Instead, Santiago advises many of her clients to get to know each other on a physical level while refraining from sex. Weekly homework assignments start with non-erotic touching - such as hugging for 15 minutes straight - and graduate to erotic touching. At the end, most couples feel closer and communicate better.
"Women like to feel mentally connected," she said. "That turns them on."
Mary McGinnis, a licensed marriage and family counselor in Tampa, cautions against using a one-size-fits-all fix on relationships.
"Sexuality is incredibly complex and that approach may sound good and particularly good to some people, but ... I would be somewhat concerned that we would be treating the symptom and not the core issue."
* * *
Relevant Church leaders know the campaign may shock, even disgust, some people in and outside the church. But that was the idea. Create a buzz about a topic a lot of people don't like to talk about.
Even its proposed billboard along Adamo Drive, near 22nd Street, didn't pass the billboard company censors, Wirth said. Posting the 30-Day Sex Challenge Web site was fine. The message, "Are you up for it?" wasn't. Neither was the content of a video linked from the Web site that showed a few bellybuttons and a guy without a shirt.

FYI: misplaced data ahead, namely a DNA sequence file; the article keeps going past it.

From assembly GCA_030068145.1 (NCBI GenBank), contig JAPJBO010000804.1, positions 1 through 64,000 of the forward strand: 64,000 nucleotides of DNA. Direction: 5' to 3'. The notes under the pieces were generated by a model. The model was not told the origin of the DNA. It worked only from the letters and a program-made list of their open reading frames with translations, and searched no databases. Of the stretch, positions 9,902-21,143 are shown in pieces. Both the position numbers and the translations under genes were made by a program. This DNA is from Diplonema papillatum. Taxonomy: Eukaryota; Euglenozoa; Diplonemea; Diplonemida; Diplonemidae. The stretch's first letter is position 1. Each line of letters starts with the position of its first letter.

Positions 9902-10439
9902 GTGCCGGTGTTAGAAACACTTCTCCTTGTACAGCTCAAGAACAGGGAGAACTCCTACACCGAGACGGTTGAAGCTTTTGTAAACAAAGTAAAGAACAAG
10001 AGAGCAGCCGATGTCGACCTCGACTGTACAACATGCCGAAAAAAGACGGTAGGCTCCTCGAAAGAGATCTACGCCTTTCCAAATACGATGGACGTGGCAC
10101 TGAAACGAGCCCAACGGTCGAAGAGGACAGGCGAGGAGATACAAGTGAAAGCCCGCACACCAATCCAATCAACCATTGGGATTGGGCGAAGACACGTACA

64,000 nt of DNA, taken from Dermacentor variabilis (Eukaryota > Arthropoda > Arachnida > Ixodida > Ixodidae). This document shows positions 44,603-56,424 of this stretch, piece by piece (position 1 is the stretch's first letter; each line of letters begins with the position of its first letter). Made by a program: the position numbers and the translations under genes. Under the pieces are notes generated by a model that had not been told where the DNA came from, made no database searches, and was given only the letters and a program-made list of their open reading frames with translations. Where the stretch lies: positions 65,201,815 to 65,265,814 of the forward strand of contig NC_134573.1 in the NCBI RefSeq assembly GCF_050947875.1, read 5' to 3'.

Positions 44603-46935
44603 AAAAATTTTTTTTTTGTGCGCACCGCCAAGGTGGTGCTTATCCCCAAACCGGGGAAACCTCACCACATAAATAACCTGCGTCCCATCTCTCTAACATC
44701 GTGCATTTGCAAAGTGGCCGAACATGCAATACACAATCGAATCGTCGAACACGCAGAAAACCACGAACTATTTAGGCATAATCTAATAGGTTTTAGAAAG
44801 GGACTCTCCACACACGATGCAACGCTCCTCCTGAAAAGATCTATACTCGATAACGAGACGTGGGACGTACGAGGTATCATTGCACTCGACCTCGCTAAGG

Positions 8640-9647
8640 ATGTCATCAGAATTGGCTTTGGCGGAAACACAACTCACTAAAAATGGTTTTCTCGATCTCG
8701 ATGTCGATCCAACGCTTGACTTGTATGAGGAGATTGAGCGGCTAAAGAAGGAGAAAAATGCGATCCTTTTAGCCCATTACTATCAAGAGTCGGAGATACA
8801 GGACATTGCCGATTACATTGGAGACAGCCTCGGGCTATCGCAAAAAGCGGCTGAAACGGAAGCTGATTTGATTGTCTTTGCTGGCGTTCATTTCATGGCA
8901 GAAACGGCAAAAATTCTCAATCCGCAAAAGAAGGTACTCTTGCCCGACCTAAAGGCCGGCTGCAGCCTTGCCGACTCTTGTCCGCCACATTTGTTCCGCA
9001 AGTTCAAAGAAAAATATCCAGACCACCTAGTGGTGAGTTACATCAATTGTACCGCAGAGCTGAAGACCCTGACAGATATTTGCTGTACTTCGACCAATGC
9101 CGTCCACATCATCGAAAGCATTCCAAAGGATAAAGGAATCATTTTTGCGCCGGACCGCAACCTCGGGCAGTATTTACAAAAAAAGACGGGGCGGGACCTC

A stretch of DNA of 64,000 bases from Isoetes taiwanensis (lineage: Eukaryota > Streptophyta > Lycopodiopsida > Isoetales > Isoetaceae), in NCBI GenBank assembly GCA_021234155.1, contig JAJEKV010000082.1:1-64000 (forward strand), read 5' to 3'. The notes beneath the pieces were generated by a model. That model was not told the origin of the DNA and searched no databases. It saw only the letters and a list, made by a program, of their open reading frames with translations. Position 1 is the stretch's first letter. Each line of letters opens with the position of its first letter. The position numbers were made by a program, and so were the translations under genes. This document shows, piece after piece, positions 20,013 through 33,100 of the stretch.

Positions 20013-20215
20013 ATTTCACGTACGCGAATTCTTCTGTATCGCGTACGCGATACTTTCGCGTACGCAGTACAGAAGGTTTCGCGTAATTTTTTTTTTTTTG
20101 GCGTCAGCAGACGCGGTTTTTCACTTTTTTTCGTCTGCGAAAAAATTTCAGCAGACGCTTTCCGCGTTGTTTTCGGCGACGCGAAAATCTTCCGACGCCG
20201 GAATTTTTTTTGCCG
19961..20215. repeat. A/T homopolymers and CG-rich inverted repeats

Eager not to overly offend, the church tweaked the billboard and video. The message remains: Let's talk about sex in an honest, meaningful way.
* * *
Brent Cayson, 28, signed up for the abstinence challenge to gain perspective, strength and stability. A band manager who's had "friends with benefits," he recognizes a lot of committed couples won't like it.
"It definitely puts the pressure on. It will be difficult for a lot of people," he said. "Luckily, I'm single right now."
The son of a pastor, Cayson says he credits Relevant for tackling a subject many traditional churches won't.
Wirth said he had no choice.
"Relationships are at an all-time low, and no one seems to have a handle on how to make them work right," he said.
In the long run, Wirth hopes the campaign draws people who otherwise don't come to church. His recent money series grew attendance by about 25 percent.
Doug Webber, the married guy in Safety Harbor, says his nonchurch married friends are certainly intrigued.
"This is your church?" they ask.
Then, "How do I join?"
- Would you sign up for a 30-Day Sex Challenge? Tell us why or why not at firstname.lastname@example.org.